HAVE A LOOK AT WHAT INSPIRES US AND WHAT WE ARE THINKING ABOUT.
I’m Certain We Need Certification
Weddings and Private events are a great way to entertain, inform and celebrate with your family and friends, but when sore well-danced feet wander home at the end of the night your carbon footprint lingers behind larger than before.
A typical British wedding will have “produced one third of a metric tonne of solid waste and 14.5 tonnes of carbon dioxide in just one day.” (source: dothegreenthing) Luckily we have seen a shift in people’s attitudes towards the throw-away nature of events. Eco weddings came in at number five in 2009’s list of global nuptial trends (source: the Guardian) and green wedding spending is actually on the rise. Over 70% of engaged couples are “seeking green alternatives” say the Green Wedding Professionals. According to Pinterest, searches for sustainable wedding ideas are up 181 per cent this year as couples look for ways of reducing the environmental impact of their big day.
As far as I know there’s only one global green wedding self-certification programme, from the Live Green, Live Smart Institute (livegreenlivesmart.org) in the US. So without certification, at this point in time how can you confidently say your wedding is actually eco-friendly? How do you know if you have ticked all the right boxes?
What we do have is loads of guidelines many of them within the ISO 20121. Not to mention the hundreds of individual sites and blogs which give tips on how to reduce your carbon footprint. Particular favourite tips include:
- Venue: Ask the questions about recycling, conserving water, using renewable energy.
- Gift list: Try one of the new green lists to furnish your nest with fair trade and eco-friendly items. Emily Mathieson, founder of the online homeware company Aerende,has launched what she believes is the first sustainable and ‘conscious’ gift list in the UK. It’s products are all made in the UK, from carefully sourced natural materials, and sent in plastic-free, fully compostable packaging – but it’s not just about making eco choices. Her company also operates as a social enterprise, and employs individual makers who struggle to find conventional employment, whether because they have physical disabilities or mental-health illnesses, or are prisoners, refugees or survivors of human trafficking.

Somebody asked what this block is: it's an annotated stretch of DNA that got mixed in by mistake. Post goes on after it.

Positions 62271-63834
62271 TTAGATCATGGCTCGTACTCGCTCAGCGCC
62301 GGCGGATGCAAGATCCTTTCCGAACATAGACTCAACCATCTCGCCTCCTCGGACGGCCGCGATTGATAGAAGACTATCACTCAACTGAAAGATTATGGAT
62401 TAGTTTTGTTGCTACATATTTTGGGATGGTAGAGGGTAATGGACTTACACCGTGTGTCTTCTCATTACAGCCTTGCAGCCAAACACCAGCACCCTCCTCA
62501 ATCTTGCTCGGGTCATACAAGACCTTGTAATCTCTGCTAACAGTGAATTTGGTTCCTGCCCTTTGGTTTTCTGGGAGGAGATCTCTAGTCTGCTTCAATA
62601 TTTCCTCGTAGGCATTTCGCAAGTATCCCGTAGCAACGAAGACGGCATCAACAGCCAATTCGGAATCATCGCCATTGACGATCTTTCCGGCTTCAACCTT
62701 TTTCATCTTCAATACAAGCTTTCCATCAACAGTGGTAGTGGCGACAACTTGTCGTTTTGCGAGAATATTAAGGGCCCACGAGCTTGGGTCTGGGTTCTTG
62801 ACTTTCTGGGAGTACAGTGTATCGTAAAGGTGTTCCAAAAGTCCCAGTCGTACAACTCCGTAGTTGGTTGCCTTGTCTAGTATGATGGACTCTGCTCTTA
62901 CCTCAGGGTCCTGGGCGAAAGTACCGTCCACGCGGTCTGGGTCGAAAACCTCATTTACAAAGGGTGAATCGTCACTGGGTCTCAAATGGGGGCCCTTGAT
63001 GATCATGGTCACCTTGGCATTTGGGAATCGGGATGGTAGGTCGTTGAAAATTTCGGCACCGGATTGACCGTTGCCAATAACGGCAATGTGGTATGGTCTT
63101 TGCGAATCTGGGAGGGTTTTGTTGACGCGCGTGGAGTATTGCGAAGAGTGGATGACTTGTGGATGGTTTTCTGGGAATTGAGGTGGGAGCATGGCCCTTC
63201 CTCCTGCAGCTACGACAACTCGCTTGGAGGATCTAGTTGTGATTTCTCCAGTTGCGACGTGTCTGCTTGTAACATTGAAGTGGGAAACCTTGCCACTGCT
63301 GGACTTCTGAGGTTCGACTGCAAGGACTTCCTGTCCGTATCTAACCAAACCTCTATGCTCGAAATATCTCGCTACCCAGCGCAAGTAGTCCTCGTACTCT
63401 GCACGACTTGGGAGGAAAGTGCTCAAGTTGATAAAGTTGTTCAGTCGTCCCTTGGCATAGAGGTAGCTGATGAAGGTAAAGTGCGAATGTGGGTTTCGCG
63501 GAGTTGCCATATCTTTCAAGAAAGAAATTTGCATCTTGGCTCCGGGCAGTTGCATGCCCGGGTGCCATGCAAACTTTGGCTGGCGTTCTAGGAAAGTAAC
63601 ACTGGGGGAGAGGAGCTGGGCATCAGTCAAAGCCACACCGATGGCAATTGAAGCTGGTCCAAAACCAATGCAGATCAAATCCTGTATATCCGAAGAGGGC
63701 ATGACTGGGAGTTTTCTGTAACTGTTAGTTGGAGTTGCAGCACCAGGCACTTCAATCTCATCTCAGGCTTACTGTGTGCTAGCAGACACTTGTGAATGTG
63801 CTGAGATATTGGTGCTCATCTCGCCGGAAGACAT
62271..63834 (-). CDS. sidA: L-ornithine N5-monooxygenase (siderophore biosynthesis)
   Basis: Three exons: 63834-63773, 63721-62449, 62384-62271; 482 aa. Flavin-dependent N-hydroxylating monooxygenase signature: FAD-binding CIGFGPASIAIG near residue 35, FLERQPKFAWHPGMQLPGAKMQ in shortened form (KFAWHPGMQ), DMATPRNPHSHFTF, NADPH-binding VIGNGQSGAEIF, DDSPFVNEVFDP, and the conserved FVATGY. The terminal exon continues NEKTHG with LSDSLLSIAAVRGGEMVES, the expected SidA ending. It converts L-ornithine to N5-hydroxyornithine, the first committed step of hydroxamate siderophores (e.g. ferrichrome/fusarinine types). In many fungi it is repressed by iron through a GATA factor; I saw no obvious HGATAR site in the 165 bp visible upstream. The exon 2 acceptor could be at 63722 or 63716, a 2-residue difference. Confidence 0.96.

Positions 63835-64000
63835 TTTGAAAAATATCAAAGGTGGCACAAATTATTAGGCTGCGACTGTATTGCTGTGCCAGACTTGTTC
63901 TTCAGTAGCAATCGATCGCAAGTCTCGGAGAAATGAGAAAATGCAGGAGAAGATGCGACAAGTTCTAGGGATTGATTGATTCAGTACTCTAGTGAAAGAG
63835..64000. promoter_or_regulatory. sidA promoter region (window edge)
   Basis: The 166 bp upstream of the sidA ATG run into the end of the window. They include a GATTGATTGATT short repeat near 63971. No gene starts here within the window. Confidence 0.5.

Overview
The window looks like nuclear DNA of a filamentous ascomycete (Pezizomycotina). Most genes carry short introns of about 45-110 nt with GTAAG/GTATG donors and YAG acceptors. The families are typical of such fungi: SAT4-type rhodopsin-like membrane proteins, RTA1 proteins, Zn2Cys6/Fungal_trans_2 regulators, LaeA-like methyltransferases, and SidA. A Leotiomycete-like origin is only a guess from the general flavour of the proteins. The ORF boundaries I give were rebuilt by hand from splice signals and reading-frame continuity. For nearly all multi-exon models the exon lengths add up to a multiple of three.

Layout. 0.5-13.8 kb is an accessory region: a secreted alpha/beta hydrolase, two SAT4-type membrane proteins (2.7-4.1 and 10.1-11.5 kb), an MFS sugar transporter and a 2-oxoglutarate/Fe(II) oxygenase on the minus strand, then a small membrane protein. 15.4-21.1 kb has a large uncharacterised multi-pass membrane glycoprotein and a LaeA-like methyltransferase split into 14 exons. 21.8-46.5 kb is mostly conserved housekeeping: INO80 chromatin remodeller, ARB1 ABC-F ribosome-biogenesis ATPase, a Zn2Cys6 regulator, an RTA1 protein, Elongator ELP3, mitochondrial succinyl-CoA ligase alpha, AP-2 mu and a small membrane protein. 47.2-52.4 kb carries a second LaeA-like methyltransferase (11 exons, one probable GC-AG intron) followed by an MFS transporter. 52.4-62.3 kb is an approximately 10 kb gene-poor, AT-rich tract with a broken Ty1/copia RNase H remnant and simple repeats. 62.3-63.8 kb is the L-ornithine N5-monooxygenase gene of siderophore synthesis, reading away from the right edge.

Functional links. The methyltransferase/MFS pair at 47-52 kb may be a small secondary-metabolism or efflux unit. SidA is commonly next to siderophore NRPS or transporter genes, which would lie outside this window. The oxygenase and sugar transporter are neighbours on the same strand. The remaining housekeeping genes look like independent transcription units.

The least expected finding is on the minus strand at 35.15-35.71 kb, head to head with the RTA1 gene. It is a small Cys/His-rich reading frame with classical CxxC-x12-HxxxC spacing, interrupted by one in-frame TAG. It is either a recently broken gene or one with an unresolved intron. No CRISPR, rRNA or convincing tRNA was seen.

- Stay seasonal: It’s a simple tip but find inspiration from the changing seasons and what naturally occurs at this point in time, for example, use sustainably sourced, locally grown flowers.
I’ll keep sharing these tips because until proper rules and regulations are put in place within private events we, at Marble, will keep looking at ways in which to help reduce our carbon footprint. Our warehouse, for example, stores props to hire and re-use, to ensure they get the longest life possible. “At Marble LDN we are always pushing to recycle and reuse, where possible, rather than use once and throw away” says Marble LDNs CLO Darren in his article ‘Don’t waste your waste’ “
So even if your wedding is never going to be completely sustainable do shout about it, this in the short term will give others inspiration, and will keep encouraging governing bodies to put regulations in place to help guide and accredit the truly sustainable events. Make greener practice the standard. In the meantime…go on @Princess Eugenie tell us what did you to make your wedding “plastic free”….?
By 2020, Marble LDN will send no waste to landfill and will be on its way to being carbon neutral.
Photo by Florist Philippa Craddock where local sourcing, seasonality and sustainability is at the forefront., Words by Emily-Rose Perez-Fragero
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